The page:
(3) what has been spent on disabled facilities grants in each of the last 10 years; 
(4) what the average waiting time between assessment and completion in each local authority has been in 200102 for householders requesting disabled adaptations in their homes; 
(5) how many households are waiting for adaptation grants to meet their disability needs in each local authority. 
Mr. McNulty: The Government meets 60 per cent. of the total cost of local authority expenditure on Disabled Facilities Grants (DFGs), with the remaining 40 per cent. being met from elsewhere in local authorities budgets. The Government has, as of 15 November 2002, paid local housing authorities £66.5 million in the financial year 200203 in respect of their expenditure on DFGs. My right hon. Friend, the Deputy Prime Minister, is currently considering the allocation of funding for the three years to 200506, and the Government's contribution towards projected local authority expenditure on DFGs will be announced at the turn of the year.
The Government has no plans to further amend the legislation on the provision of housing adaptations for the disabled. The Regulatory Reform (Housing Assistance) (England & Wales) Order 2002 came into force on 18 July 2002, and provides English and Welsh
5 Dec 2002 : Column 935W
local housing authorities with wide discretionary powers to provide assistance for the repair, improvement or adaptations of housing. This power can be used to provide additional financial help to a disabled person over and above any mandatory entitlement to a DFG.
The Office of the Deputy Prime Minister and the Department of Health are jointly preparing comprehensive guidance to local authorities on best practice in the organisation and delivery of a housing adaptations service for disabled people. This guidance will be issued in draft for consultation very shortly.
Many of these vacant dwellings are transitional vacants (eg they may be in the process of being bought or sold). The breakdown below shows numbers of vacant dwellings by tenure and the number of dwellings that have been vacant for more than six months at 1 April 2001.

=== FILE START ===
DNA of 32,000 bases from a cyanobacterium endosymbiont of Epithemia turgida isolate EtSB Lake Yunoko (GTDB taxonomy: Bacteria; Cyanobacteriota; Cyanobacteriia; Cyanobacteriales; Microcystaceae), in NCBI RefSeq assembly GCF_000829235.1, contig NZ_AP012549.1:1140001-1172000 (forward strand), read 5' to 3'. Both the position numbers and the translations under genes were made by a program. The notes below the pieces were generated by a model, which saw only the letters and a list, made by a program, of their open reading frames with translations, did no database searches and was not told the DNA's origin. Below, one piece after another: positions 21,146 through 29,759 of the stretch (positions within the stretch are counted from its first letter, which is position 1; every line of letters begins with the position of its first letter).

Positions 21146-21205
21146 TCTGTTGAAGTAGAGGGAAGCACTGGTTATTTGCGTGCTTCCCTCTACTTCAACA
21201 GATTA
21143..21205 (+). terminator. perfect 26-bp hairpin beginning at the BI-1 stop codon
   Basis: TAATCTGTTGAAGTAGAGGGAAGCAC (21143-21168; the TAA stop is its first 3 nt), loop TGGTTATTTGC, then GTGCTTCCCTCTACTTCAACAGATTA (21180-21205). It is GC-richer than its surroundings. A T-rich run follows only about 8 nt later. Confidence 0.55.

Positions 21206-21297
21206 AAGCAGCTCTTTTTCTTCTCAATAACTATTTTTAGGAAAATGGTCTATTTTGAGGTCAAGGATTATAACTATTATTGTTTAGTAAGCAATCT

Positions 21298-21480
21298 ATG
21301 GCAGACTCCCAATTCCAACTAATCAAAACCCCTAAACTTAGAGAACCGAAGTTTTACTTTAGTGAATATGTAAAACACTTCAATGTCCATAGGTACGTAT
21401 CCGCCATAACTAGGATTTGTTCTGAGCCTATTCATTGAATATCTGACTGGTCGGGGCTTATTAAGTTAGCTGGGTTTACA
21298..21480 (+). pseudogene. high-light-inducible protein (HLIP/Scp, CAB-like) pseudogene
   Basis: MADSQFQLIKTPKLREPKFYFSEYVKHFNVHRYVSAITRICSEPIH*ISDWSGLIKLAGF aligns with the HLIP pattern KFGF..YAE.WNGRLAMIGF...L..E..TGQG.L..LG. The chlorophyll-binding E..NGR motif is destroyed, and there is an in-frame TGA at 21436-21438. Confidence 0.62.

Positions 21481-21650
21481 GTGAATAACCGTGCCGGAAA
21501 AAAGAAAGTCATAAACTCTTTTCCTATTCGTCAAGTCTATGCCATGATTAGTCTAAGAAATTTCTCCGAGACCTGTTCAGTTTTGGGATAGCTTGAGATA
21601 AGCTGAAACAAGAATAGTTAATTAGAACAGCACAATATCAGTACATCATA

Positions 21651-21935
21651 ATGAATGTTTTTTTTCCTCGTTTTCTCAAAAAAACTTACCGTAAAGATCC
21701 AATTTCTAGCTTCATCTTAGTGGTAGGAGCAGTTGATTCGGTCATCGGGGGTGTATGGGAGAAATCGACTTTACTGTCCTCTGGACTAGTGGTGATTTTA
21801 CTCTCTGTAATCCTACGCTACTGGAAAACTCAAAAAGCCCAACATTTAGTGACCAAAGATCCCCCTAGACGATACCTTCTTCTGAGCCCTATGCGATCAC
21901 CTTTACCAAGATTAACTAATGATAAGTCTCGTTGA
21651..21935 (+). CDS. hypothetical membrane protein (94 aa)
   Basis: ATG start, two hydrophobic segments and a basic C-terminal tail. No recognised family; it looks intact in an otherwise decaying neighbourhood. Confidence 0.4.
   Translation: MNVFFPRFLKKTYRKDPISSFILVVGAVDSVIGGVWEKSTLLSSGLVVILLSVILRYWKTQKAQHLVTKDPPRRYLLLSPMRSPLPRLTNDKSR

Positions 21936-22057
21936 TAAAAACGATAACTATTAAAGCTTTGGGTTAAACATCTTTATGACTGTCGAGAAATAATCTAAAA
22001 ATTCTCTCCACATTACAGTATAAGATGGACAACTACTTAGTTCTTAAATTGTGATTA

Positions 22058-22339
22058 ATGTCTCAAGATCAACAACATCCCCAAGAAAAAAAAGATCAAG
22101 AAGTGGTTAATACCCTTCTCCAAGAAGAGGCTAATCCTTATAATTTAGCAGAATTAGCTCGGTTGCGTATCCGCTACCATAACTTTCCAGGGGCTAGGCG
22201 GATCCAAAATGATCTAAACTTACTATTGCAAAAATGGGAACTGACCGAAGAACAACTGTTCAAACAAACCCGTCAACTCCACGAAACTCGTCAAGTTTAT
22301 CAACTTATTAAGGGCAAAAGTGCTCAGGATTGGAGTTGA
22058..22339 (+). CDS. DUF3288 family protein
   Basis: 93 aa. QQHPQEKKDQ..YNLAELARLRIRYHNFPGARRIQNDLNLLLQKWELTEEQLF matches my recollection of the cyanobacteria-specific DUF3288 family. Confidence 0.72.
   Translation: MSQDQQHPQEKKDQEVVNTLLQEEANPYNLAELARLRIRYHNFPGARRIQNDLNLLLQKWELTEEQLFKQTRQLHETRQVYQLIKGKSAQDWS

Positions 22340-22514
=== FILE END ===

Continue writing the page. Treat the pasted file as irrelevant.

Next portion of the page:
|Total dwellings vacant at 1 April 2001||of which: vacant for more than six months|
|Registered Social Landlord||41,300||14,900|
|'Other' public sector||10,900||(4)|
|'Other' private sector||622,600||310,200|
(4) Not collected.
All figures rounded to the nearest 100.
All data from ODPM Housing Investment Programme (HIP) returns except for data on RSLs obtained from the Housing Corporation's 2001 Regulatory and Statistical Return (RSR)
5 Dec 2002 : Column 936W
Mr. Horam: To ask the Deputy Prime Minister how many (a) teachers and (b) further education college lecturers have benefited from the starter home initiative for key workers; and if he will make a statement on policy towards further education lecturers. 
Mr. McNulty: The funding available to assist teachers into home ownership under the Starter Home Initiative is targeted at teachers in schools ie the Secondary School sector. To date over 700 teachers have purchased homes under the Initiative that they would otherwise have been unable to afford.
The Office of the Deputy Prime Minister recognises that other key workers, including further education lecturers, need to be able to find affordable homes within a reasonable distance of their work place. Our wider housing policies to increase the supply of affordable homes in areas where demand is high will benefit other groups of key workers. In addition the Office of the Deputy Prime Minister will be looking at ways to extend our existing programmes for affordable housing through greater partnership with employers and with public and private sector landlords.
Early in the new year my right hon. Friend the Deputy Prime Minister will set out in his Communities Plan a long term programme of action for housing and sustainable communities. This will address affordable housing issues, including key worker housing.
|Next Section||Index||Home Page|